Bruins Could Benefit from This Impromptu Break

( Photo Credit: James Guillory-USA TODAY Sports )

By: Jeremy Grabowski | Follow Me On Twitter @JeremyBNGhockey

As we all know, the Boston Bruins took it to the limit last season once the playoffs started. In the first-round, they eliminated the Toronto Maple Leafs in 7 games once again! Then they went on to eliminate the high flying Columbus Blue Jackets in 6 games. A team that had swept the Presidents Trophy-winning Tampa Bay Lightning in the first round. Then in the Conference Finals, they met with a team that was a surprise to me to even be there, the Carolina Hurricanes. They swept them to move on to the Stanley Cup Final for the first time since 2013 and the third time in a decade. Ultimately losing in a brutal seventh game on home ice to the St. Louis Blues 4-1. 

With the devastation of another Stanley Cup Final loss on home ice, the Bruins could have easily come back in the 2019-2020 season and laid an egg, but they were far from doing that. The Boston Bruins came out hot at the beginning of the 2019-2020 season. Winning five of their first six games and going on a 17 game point streak to start the season at home.  They were unbeaten on home ice until a cold December night when the Colorado Avalanche rolled into town and handed the Bruins a decisive 4-1 loss snapping their streak. 

But, the Bruins picked up right where they left off after that for the rest of the year until the Coronavirus pandemic hit the world. The Bruins finished the season at 44-14-12 with 100 points, the most in the NHL. Also winning the President’s Trophy for the first time since 2014. 

Now, here is where things start to get interesting. Due to the Coronavirus outbreak, the NHL paused its season on March 12th, 2020. The players have had pretty much four months off before training camps are supposed to start on July 13th, 2020, which is phase three of the NHL’s Return to Play plan. That’s basically another whole month more than they have off during a regular off-season if you were to make it all the way to the Finals like the Bruins did last year. 

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In my head, I think this could work tremendously in the Bruins favor. Players that were injured at the time the season paused have had time to heal up and get back to playing condition during this break. Older players like Zdeno Chara, Patrice Bergeron, and David Krejci have gotten the extra rest that they need to push them over the edge in the playoffs. And maybe give them a little extra left in the tank that they didn’t have last year against the Blues. And most importantly, in my opinion, Tuukka Rask. 

Proven in the past, Tuukka has run out of gas in the playoffs because of his excessive workload during the regular season. Most of the time, it’s because of poor backup goaltending and not much faith from the coaching staff. The last two years, however, with Jaroslav Halak now in the backup spot, it has given Tuukka the much-needed rest in the regular season that has made him primed and ready for a deep playoff run. 

In the 2016-2017 season, he had to play 65 games with three different backups throughout the season. With Anton Khudobin playing 16 games, Zane McIntyre playing eight games, and Malcolm Subban playing one game. In the 2017-2018 season, he played 54 games with only Anton Khudobin as his backup. Then Jaroslav Halak joined the fray in the 2018-2019 season and Tuukka only played 46 games and Halak played 40.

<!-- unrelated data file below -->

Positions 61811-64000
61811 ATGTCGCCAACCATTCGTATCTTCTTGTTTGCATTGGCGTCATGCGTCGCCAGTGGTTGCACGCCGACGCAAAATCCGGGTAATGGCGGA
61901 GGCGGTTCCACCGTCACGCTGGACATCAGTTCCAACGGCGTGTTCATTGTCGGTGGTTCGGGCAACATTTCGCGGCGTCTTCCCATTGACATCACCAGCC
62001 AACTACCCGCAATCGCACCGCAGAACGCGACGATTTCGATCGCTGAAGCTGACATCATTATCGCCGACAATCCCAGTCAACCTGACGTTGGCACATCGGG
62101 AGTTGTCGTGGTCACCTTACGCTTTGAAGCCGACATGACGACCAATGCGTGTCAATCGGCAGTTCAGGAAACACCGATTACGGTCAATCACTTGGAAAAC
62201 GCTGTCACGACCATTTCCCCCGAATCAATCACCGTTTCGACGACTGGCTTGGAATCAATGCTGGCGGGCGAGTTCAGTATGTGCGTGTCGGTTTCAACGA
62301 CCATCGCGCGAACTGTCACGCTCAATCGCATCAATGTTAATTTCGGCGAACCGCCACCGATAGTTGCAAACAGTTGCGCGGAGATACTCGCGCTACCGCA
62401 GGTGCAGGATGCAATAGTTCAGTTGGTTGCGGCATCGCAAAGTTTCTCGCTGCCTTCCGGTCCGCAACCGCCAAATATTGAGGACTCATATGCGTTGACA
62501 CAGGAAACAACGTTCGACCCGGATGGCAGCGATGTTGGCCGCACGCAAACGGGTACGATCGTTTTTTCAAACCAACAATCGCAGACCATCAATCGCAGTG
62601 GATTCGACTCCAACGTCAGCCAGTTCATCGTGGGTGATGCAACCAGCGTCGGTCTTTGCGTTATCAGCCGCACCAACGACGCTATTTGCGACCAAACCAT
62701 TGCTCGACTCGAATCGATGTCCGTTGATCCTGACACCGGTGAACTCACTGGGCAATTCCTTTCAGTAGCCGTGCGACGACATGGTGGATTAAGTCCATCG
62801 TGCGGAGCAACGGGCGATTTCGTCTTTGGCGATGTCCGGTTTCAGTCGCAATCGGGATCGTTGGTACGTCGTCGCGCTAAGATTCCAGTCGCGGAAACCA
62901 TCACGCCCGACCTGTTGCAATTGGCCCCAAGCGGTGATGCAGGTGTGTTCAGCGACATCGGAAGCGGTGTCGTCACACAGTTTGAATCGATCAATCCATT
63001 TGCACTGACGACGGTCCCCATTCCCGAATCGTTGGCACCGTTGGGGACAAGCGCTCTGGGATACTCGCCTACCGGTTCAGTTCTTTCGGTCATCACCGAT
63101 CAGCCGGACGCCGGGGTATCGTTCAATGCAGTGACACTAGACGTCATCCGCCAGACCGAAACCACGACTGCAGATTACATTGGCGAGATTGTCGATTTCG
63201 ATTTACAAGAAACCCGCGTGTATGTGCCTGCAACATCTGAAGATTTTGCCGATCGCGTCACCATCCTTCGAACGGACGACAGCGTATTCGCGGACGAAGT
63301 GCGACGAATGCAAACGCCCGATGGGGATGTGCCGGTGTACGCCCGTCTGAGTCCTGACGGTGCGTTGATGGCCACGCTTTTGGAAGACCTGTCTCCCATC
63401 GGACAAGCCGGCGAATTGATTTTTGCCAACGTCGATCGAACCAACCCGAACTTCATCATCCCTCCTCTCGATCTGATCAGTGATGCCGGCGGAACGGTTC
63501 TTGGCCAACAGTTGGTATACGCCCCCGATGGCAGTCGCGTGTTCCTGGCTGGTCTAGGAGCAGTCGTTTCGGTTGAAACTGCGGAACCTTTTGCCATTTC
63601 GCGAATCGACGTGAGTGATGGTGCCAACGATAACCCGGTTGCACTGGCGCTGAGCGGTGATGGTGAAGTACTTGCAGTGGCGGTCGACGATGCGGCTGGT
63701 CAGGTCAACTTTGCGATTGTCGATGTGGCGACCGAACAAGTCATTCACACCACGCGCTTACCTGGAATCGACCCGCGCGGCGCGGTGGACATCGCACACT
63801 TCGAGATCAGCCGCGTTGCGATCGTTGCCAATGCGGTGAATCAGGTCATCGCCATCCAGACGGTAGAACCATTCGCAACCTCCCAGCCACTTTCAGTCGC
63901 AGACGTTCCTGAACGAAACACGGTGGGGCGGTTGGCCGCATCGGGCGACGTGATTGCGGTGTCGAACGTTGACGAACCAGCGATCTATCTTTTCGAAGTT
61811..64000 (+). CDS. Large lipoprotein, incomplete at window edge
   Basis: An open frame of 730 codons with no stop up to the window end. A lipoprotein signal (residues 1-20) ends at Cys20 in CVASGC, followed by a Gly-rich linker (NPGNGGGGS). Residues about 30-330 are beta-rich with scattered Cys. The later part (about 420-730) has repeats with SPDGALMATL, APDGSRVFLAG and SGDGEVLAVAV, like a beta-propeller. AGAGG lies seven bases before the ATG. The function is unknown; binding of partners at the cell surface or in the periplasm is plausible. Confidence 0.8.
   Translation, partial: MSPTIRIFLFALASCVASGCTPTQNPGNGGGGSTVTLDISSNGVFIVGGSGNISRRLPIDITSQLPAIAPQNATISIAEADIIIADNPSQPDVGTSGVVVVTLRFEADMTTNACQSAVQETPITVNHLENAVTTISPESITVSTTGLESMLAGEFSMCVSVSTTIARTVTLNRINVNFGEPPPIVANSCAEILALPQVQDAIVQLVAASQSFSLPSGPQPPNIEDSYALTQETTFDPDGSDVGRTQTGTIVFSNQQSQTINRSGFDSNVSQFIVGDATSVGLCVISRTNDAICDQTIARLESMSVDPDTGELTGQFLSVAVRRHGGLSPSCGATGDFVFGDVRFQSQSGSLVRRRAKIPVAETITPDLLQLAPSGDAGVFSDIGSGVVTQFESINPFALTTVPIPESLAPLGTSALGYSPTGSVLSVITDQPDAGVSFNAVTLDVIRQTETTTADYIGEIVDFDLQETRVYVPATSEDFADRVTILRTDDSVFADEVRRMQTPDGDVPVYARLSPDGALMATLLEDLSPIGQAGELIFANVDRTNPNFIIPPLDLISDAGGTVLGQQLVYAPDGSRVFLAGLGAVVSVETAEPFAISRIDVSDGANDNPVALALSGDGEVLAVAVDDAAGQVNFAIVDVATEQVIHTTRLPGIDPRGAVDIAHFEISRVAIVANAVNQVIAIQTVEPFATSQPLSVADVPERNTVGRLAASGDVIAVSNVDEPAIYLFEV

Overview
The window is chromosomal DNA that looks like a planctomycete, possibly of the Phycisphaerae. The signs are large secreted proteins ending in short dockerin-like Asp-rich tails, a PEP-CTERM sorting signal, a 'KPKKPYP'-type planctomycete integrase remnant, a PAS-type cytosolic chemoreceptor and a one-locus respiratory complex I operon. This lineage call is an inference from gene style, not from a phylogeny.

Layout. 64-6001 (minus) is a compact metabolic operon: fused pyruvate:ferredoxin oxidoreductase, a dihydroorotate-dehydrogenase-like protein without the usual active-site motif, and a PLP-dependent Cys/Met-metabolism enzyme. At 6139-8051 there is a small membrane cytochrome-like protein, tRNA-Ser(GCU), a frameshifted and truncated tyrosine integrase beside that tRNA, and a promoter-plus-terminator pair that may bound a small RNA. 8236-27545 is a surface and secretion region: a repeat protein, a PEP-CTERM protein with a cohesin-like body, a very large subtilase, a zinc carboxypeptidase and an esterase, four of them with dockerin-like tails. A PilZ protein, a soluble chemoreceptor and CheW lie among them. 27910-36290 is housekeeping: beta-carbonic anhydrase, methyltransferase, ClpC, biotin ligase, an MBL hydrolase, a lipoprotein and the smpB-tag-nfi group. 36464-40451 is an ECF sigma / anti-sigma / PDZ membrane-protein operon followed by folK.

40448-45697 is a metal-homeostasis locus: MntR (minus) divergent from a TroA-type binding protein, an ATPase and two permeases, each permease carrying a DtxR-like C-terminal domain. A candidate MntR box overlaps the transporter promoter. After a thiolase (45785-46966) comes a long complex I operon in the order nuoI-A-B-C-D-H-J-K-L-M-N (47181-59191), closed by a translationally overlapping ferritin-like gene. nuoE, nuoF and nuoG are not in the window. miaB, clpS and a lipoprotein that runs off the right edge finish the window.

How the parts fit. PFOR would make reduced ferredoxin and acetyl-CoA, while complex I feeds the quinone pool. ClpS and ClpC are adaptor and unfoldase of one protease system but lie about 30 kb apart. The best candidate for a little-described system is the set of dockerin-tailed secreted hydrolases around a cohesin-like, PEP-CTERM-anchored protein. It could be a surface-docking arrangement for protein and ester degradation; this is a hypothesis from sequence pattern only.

Since then, Tuukka’s regular-season games total has been steady at that number or close to it taking a lot of the workload off his shoulders. Tuukka tends to perform better when he has had a good amount of rest. So four months should be plenty of rest for Tuukka and the Bruins to catch lightning in a bottle and get back to the finals and win it all this year. 

Stats credited to hockeyreference.com

Check out the new Black N’ Gold Hockey Podcast episode 184 that we recorded below on 6-28-20! You can find our show on many worldwide platforms such as Apple Podcasts, Google Podcasts, iHeart Radio, Spotify, SoundCloud, and Stitcher!

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Five Players You Forgot Played For The Bruins: Part Two

(Photo Credit: Game Worn Auctions | gamewornauctions.com)

By: Andrew Lindroth | Follow me on Twitter @andrewlindrothh

It’s always fun to look back at Bruins’ history and notice players you had no idea played for the team. Sometimes, you recognize that name and suddenly remember the short time they did have with the Bruins. Regardless, let’s take a trip down memory lane and look at some players you probably forgot played with the Bruins. You can view part one of this series here.

Marty Turco

(Photo Credit: Times Union | timesunion.com)

Yes, Marty Turco wore the bright gold leg pads for the Bruins during the 2011-2012 season. The netminder signed with the Bruins as a free agent on March 5th, 2012. He only appeared with the Bruins for five games and won two of those.

Turco began his career with the Dallas Stars and played with the team throughout most of his career. His rookie season from 2000-2001, led the league with 1.90 GAA and .925% save percentage. He led the league again in 2002-2003 with 1.73 GAA and .932% save percentage. He played with Dallas from 2000-2010 until his contract expired and decided to hit the free-agent market. He was then picked up by the Chicago Blackhawks during the offseason and played until the end of the season, then signed to the Bruins as a free agent in 2012.